The social network Facebook, announced to strengthen its rules against harassment, at a time when the platform is criticized by human rights NGOs following information leaked by a whistleblower.
As her reputation was heavily tarnished by the revelations of a former employee, Facebook decided to tighten its rules against online harassment.
“We do not allow harassment on our platform and when it happens, we act,” said Antigone Davis, director of security for the group, in a statement.
Facebook promises to fight “coordinated mass harassment efforts targeting particularly vulnerable individuals in the real world, such as victims of violent tragedies or political dissidents – even if the content itself does not violate our policy.”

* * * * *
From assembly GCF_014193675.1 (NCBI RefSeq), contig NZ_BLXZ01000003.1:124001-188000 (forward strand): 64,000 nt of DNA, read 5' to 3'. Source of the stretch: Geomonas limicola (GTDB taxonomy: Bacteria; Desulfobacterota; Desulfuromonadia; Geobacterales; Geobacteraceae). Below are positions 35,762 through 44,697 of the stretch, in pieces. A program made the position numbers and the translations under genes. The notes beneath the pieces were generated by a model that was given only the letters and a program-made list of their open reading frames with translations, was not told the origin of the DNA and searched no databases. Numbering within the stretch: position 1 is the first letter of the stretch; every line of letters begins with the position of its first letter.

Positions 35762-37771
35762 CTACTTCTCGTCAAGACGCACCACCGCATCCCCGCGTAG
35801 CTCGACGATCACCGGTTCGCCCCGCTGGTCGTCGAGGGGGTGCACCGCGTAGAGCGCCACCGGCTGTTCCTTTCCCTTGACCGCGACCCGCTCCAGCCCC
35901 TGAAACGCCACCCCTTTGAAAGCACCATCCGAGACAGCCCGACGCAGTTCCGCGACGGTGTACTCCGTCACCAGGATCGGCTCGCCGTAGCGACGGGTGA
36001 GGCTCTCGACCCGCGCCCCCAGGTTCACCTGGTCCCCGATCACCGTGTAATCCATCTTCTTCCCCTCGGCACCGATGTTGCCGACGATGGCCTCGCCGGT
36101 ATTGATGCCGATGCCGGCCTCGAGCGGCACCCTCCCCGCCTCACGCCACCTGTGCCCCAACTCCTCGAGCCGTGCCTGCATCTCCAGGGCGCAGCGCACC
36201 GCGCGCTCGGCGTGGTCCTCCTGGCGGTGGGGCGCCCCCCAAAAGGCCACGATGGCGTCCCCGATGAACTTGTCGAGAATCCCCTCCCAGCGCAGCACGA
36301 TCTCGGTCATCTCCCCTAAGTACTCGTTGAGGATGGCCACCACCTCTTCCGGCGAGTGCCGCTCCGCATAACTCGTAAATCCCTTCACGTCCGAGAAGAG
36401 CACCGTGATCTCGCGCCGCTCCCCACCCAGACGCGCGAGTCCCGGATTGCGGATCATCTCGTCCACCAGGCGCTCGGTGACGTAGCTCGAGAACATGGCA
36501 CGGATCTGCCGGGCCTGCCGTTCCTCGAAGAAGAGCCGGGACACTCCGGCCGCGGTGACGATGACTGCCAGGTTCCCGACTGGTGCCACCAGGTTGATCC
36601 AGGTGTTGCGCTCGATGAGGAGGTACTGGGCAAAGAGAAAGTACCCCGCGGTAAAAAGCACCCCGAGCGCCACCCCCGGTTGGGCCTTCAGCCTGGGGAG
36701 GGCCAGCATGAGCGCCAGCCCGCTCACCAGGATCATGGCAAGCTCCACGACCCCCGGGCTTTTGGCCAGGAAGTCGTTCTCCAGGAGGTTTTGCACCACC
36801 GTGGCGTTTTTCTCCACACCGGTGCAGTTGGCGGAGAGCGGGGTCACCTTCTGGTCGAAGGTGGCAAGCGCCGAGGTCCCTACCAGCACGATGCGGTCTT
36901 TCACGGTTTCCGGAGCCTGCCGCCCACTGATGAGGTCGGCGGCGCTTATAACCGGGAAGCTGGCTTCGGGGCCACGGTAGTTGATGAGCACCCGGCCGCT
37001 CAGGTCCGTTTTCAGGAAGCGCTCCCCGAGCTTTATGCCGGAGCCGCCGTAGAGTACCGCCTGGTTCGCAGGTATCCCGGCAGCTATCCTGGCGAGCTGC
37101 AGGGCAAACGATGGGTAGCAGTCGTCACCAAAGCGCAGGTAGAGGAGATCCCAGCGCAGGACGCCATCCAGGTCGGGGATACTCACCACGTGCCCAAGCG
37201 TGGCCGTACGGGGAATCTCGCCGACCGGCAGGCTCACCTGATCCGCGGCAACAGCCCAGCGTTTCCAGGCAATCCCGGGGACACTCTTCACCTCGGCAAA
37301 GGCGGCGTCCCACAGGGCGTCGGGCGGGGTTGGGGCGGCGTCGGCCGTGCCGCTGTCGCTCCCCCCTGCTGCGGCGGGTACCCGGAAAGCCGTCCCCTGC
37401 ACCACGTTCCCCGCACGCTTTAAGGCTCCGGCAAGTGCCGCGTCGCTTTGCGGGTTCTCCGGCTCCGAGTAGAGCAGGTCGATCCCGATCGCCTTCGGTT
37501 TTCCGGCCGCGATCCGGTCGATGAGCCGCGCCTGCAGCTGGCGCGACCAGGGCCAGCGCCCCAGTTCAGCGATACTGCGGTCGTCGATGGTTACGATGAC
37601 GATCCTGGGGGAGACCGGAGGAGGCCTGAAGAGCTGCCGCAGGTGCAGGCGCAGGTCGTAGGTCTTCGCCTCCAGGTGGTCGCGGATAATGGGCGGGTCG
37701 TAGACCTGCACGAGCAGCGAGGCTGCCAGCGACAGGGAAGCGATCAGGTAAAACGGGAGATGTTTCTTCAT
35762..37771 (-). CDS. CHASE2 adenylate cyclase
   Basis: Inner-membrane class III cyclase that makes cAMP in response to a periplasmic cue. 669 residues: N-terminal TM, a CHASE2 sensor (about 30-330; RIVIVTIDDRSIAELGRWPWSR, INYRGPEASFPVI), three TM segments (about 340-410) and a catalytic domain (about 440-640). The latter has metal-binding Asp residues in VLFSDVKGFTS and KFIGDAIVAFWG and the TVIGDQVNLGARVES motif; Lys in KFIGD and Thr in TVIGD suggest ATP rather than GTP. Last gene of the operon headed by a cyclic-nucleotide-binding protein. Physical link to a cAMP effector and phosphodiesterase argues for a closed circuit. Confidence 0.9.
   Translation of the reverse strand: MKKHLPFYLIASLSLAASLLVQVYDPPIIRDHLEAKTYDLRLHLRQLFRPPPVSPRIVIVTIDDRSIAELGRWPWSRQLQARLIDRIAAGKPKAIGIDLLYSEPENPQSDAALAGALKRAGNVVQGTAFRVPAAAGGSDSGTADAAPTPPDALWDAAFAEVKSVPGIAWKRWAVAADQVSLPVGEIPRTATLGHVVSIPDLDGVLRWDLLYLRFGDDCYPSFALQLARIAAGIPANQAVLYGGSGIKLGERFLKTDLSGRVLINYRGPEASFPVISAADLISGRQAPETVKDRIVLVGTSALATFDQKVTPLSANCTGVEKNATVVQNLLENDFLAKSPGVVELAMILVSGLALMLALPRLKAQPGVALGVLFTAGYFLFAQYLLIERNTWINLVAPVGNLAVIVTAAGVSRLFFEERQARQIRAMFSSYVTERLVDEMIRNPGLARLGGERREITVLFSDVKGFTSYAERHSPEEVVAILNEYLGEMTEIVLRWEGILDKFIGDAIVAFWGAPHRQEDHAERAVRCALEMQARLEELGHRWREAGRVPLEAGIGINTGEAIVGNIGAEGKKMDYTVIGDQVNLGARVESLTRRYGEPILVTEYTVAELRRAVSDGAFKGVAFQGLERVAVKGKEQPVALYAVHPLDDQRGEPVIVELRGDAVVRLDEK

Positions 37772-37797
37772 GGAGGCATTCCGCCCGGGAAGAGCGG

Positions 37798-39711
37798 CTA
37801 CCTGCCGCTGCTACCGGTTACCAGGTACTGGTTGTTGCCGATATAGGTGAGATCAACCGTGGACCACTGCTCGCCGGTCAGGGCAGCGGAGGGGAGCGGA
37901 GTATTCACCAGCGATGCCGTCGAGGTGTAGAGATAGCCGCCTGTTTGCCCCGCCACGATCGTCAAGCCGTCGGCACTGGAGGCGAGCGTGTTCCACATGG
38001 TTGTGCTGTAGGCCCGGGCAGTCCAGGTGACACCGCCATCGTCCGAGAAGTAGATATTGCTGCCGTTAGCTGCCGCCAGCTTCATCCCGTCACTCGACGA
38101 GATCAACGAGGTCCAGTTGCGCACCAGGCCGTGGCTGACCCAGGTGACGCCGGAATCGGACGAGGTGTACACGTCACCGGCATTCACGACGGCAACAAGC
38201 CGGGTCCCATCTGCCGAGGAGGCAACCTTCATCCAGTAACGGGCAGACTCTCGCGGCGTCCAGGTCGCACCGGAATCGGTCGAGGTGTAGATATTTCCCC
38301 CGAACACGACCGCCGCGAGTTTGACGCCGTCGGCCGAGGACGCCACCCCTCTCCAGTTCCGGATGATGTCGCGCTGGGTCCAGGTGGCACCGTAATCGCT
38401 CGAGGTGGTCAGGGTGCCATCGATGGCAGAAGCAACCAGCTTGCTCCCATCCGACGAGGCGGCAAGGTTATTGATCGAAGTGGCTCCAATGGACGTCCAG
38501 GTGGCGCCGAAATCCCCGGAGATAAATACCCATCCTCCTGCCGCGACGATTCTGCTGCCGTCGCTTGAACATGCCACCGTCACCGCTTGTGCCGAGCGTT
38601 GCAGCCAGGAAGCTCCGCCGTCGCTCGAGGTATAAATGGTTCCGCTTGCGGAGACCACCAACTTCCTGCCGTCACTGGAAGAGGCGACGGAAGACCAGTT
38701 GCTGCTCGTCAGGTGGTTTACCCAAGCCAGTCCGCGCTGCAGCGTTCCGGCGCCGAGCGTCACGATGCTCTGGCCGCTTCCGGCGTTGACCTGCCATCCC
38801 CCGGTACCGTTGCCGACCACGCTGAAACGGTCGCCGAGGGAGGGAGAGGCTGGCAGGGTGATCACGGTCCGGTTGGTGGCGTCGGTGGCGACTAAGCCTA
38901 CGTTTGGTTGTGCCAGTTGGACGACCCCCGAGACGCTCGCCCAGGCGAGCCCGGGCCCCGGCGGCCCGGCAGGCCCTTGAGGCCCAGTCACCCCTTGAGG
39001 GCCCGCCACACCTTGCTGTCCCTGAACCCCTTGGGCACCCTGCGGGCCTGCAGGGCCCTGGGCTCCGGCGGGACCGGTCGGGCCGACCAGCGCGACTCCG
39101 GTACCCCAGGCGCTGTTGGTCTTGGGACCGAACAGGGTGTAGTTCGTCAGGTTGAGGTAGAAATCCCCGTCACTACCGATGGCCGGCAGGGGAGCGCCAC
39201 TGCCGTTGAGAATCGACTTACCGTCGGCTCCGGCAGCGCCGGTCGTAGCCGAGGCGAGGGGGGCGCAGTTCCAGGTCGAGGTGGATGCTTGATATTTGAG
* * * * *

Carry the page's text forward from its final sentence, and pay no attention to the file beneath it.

The social network intends to delete even private messages or comments depending on the context and additional information. The announcements come as Frances Haugen, a former employee who became a whistleblower, revealed questionable social media practices as Facebook seeks to show its positive role in society.
The former product engineer said she has evidence that Facebook puts users’ “profits before safety” and that it practices tailor-made moderation for a few million VIP users, in addition to reports demonstrating the Instagram’s harmful role for the mental health of its young users such as adolescents who see themselves influenced by influencers who project a false image of beauty and the perfect female body.
“We will remove sexualizing comments that amount to harassment,” based on the context provided by the individuals, Antigone Davis said. In addition, journalists and human rights defenders have also become “public figures” and they will be “protected from offensive content, for example messages that classify them according to their physical appearance”.